Bringing sheep into the NAIT (National Animal Identification and Tracing) system may be a way of getting more value out of the animals, Agriculture Minister Damien O’Connor claims.
The findings come from Ministry for Primary Industries (MPI) and NAIT Ltd compliance operations.
Manager of Compliance Investigations Gary Orr says the joint operations have been running around the country to check compliance with NAIT requirements.
“We’re pleased to see knowledge of the NAIT scheme has increased in the wake of the Mycoplasma bovis response, however some farmers are still ignoring their legal obligations,” says Orr.
“The Mycoplasma bovis response has highlighted the importance of tracing animal movements and having complete and accurate information available.
“It is critical all farmers comply with NAIT and track all animal movements on and off their farms. Those that aren’t are putting the rest of the industry in jeopardy.”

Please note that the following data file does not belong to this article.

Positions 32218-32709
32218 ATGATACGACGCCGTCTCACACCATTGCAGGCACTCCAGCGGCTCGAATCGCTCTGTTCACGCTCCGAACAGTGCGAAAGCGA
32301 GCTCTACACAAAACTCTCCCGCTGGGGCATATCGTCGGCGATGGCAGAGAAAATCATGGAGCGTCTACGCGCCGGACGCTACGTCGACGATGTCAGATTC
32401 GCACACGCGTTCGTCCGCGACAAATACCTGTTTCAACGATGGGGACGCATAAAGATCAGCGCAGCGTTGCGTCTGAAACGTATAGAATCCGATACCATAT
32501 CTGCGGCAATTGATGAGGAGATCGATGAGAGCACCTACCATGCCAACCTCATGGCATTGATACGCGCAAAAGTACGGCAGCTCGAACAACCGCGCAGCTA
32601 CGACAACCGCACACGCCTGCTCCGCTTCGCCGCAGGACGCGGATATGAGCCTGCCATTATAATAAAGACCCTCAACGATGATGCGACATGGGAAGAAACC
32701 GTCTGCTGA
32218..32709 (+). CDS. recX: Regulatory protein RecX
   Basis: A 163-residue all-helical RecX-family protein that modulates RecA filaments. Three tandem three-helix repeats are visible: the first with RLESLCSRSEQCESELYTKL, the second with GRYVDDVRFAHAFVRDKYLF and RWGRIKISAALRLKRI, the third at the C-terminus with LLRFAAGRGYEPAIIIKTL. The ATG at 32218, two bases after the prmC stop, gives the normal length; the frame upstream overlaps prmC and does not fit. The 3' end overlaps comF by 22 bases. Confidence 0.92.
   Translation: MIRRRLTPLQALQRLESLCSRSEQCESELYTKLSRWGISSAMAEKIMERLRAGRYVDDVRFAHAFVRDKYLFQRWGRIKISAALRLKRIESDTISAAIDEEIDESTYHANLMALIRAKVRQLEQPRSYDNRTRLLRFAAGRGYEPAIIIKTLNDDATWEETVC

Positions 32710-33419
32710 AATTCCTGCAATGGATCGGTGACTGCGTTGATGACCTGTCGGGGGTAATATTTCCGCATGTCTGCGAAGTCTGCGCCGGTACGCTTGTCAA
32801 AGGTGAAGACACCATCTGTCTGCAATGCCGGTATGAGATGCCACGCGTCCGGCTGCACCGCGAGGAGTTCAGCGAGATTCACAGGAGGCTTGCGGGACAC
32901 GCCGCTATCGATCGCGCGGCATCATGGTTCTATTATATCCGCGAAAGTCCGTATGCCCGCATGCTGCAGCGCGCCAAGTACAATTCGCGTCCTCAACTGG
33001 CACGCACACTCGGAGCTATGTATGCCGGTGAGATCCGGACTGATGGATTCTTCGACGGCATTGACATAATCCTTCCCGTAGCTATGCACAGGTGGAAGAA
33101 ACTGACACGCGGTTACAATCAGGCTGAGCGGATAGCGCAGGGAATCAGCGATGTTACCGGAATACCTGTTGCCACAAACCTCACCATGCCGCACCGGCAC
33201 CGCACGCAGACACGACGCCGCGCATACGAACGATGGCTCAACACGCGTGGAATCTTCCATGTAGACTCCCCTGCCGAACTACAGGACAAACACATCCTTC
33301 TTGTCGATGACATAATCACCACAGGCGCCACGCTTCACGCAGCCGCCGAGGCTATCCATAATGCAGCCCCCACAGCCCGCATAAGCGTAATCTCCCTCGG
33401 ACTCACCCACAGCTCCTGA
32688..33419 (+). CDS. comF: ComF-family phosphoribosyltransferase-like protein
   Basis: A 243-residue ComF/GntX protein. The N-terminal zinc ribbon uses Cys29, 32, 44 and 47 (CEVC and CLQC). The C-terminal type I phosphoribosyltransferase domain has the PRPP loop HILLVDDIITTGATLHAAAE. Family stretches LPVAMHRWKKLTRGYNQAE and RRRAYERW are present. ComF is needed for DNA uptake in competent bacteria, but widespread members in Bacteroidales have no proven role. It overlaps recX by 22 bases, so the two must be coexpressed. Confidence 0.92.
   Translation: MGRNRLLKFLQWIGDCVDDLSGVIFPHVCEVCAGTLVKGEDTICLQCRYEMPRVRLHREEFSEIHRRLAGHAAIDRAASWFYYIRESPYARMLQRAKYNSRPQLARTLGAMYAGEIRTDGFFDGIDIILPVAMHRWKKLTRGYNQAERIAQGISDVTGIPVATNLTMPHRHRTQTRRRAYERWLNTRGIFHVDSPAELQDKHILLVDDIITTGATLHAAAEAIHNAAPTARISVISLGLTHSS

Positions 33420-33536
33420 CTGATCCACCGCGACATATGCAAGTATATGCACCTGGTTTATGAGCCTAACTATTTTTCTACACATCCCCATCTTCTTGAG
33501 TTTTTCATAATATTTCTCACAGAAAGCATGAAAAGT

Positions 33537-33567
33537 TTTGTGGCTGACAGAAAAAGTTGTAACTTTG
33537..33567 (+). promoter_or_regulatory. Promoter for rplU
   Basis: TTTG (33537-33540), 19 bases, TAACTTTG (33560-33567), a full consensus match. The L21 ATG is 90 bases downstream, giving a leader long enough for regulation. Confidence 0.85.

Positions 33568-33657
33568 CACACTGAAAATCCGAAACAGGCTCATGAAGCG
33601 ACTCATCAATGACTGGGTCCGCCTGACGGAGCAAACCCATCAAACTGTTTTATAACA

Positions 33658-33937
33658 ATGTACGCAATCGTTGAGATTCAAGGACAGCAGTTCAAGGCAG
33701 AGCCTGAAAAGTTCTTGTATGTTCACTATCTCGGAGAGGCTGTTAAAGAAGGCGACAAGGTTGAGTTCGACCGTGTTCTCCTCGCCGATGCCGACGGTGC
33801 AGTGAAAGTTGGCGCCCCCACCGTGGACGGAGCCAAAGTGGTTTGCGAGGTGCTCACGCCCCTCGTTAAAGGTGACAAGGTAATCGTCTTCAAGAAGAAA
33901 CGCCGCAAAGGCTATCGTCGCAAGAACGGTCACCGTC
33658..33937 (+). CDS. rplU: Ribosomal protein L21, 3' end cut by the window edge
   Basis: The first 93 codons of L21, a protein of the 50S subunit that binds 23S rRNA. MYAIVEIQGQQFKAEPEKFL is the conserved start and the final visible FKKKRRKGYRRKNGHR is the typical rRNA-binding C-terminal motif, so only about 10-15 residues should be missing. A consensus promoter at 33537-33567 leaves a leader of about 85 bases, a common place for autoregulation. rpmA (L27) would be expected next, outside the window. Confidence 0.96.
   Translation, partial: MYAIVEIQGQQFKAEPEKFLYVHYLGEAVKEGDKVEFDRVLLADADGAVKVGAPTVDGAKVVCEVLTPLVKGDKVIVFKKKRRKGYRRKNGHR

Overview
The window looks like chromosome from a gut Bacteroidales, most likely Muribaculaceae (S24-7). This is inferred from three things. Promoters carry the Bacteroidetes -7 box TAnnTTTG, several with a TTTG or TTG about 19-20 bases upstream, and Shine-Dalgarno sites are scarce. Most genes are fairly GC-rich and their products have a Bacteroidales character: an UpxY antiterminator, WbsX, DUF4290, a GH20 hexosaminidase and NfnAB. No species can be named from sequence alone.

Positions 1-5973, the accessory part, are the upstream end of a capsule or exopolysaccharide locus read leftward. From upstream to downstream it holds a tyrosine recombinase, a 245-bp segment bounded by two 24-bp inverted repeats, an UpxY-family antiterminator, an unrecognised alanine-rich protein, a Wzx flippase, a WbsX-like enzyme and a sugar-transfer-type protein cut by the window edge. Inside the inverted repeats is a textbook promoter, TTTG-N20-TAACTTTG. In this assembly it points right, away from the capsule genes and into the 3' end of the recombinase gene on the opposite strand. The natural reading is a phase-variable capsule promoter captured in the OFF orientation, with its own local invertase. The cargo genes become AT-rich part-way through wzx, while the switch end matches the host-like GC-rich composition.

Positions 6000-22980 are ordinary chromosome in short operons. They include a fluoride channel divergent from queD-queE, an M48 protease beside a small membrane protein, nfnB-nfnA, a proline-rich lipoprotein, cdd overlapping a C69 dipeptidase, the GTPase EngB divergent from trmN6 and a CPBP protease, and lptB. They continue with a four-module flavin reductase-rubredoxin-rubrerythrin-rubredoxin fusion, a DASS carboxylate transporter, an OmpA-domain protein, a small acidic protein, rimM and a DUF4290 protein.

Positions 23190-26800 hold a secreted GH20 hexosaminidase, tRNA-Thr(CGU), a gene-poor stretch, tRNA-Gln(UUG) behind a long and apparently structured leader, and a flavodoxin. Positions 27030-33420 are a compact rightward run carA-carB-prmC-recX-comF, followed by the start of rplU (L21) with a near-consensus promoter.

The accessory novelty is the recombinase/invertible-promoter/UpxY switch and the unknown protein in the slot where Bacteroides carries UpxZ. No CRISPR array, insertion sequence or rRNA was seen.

Orr says MPI and NAIT Ltd are increasing their focus on compliance with NAIT requirements.
“Both organisations have significantly stepped-up their efforts to detect instances where animal movements have taken place without being recorded in the NAIT database.
“Since the start of the year MPI has undertaken around 200 NAIT compliance checks on farms and saleyards where cattle or deer are present.”
In addition, MPI has conducted 19 proactive compliance operations across the country, including during the moving period and Operation Cook Strait in March.
“As a result of these operations we have issued a number infringement notices and written warnings.
“We are conducting further enquiries on stock movements and currently have eight active investigations underway. These may result in further infringement notices being issued.”
Orr says NAIT Ltd has begun an analysis of NAIT data to identify those farmers who continue to offend.
“Any farmers who have breached the requirements of the Act will be sent a warning letter by NAIT Ltd. If they do not meet their legal requirements within 30 days they will be referred to MPI for further enquiries.”
Operations continue at various locations throughout the country through random inspections at key livestock depots, transit points and livestock exchange or saleyard points.